8 No, O people, the Lord has told you what is good, and this is what he requires of you:
to do what is right, to love mercy, and to walk humbly with your God. — Micah 6:8 NLT
26 Those who consider themselves religious and yet do not keep a tight rein on their tongues deceive themselves, and their religion is worthless. 27 Religion that God our Father accepts as pure and faultless is this: to look after orphans and widows in their distress and to keep oneself from being polluted by the world. — James 1:26, 27 NIV
In the days that James lived and penned this book through the leadership of the Holy Spirit, people were weighed down with ritualistic religions. They were bound by rules that said “you must do this”and “you must not do that”, particularly, in the areas of eating and drinking. Those that did a decent job of following the rules considered themselves to be “religious”. They attended the services at the temples or synagouges and prayed at the right times, etc. Much like today, when we go to church on Sunday morning for a couple of hours and mumble a few (if any) prayers or spend anytime reading the Holy Scriptures during the week. We seem to feel that if we do those things, we are fulfilling our duties as Christians. We can spend the other 166 hours of the week doing whatever we please. We can gossip, criticize and say and do all kinds of things. We Christians would never steal, kill or destroy, we don’t commit the “big” sins. But the two areas in which we do fall short are in our speech and in our “not doing”. Jesus gave us a solemn warning about the things we say:
10 Jesus called the crowd to him and said, “Listen and understand. 11 What goes into someone’s mouth does not defile them, but what comes out of their mouth, that is what defiles them.” — Matt. 15:10
We must take this warning seriously and be very careful of what we say.
There are also many verses about how we should treat others. Jesus says that if we see a brother or sister in need and take care of that need for them, it is the same as doing it for Him. If we don’t take care of that need, it is the same as refusing to do it for Him. Helping others is how we show them the love of Jesus Christ. It is these actions that will draw others to Jesus.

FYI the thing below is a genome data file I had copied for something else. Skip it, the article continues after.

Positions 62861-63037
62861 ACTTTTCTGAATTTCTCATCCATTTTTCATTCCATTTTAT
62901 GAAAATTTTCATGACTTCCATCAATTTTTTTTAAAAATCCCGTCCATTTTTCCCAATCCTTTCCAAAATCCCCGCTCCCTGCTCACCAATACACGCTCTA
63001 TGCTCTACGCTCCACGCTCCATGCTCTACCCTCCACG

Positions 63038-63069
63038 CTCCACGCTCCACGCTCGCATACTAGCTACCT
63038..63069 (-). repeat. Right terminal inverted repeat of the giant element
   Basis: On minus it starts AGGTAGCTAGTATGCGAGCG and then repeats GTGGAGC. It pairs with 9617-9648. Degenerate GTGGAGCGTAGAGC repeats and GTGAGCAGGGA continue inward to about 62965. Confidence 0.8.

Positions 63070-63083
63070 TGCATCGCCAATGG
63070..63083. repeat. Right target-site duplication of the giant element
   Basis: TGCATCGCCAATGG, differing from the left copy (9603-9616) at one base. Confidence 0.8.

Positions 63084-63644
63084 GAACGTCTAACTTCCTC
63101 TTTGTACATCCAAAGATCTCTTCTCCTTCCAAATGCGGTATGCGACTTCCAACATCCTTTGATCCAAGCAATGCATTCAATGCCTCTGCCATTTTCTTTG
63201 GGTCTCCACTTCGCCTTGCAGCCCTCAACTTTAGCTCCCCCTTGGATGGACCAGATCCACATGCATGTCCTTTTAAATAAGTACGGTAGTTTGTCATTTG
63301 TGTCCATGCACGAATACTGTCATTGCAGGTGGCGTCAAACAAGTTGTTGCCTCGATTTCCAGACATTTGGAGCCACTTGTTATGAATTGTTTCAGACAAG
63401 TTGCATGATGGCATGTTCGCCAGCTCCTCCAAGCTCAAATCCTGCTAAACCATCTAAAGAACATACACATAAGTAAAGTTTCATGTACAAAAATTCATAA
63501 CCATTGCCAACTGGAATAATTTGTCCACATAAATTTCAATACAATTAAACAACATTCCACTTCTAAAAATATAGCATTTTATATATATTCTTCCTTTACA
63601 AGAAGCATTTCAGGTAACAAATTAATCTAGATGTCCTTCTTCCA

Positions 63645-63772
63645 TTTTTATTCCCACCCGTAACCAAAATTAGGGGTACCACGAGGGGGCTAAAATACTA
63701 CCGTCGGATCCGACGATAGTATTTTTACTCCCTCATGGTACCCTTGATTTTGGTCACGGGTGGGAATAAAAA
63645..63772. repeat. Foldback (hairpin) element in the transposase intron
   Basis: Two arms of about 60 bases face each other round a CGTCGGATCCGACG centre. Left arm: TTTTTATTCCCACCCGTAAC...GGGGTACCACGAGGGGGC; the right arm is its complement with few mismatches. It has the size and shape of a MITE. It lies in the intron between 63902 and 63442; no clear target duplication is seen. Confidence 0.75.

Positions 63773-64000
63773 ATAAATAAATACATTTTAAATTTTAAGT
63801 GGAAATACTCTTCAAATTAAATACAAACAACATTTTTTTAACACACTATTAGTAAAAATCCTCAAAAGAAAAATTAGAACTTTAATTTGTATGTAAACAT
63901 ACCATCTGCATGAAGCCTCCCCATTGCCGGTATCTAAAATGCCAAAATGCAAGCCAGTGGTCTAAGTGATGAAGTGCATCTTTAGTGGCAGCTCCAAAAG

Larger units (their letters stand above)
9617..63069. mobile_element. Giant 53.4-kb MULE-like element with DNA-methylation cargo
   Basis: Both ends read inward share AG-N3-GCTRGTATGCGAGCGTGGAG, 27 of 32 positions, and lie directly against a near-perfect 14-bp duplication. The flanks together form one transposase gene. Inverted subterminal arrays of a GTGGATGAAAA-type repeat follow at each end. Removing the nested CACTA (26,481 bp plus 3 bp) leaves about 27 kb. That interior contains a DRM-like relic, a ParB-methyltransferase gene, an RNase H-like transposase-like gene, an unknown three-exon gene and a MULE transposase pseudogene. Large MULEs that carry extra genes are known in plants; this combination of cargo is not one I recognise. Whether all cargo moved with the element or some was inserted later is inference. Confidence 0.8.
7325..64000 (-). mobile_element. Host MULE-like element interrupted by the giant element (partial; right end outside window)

16 This is how we know what love is: Jesus Christ laid down his life for us. And we ought to lay down our lives for our brothers and sisters. 17 If anyone has material possessions and sees a brother or sister in need but has no pity on them, how can the love of God be in that person? 18 Dear children, let us not love with words or speech but with actions and in truth. — 1 John 3:16, 17
13 Share with the Lord’s people who are in need. Practice hospitality.–Romans 12:13 NIV
God has appointed each of us to be stewards of certain resources. We should always remember that those resources originated from and belong to Him. We, as His children, are the distribution system He has chosen to use. How well we do that can have a direct result on how much of His resources we are allowed to manage.
21 “His master replied, ‘Well done, good and faithful servant! You have been faithful with a few things; I will put you in charge of many things. Come and share your master’s happiness!’–Matt. 25:21 NIV
Our love and charity should begin at home.
8 Anyone who does not provide for their relatives, and especially for their own household, has denied the faith and is worse than an unbeliever.–1 Tim. 5:8 NIV
Then, each church congregation should take care of it’s members.
9 Let us not become weary in doing good, for at the proper time we will reap a harvest if we do not give up. 10 Therefore, as we have opportunity, let us do good to all people, especially to those who belong to the family of believers.–Gal. 6:9,10 NIV
Then, we are instructed to love our neighbors, which, in Biblical context, is everybody. We show this love by practicing hospitality to everyone.
It behooves each of us to ask the Holy Spirit to show us how to be better stewards of the resources God has given us.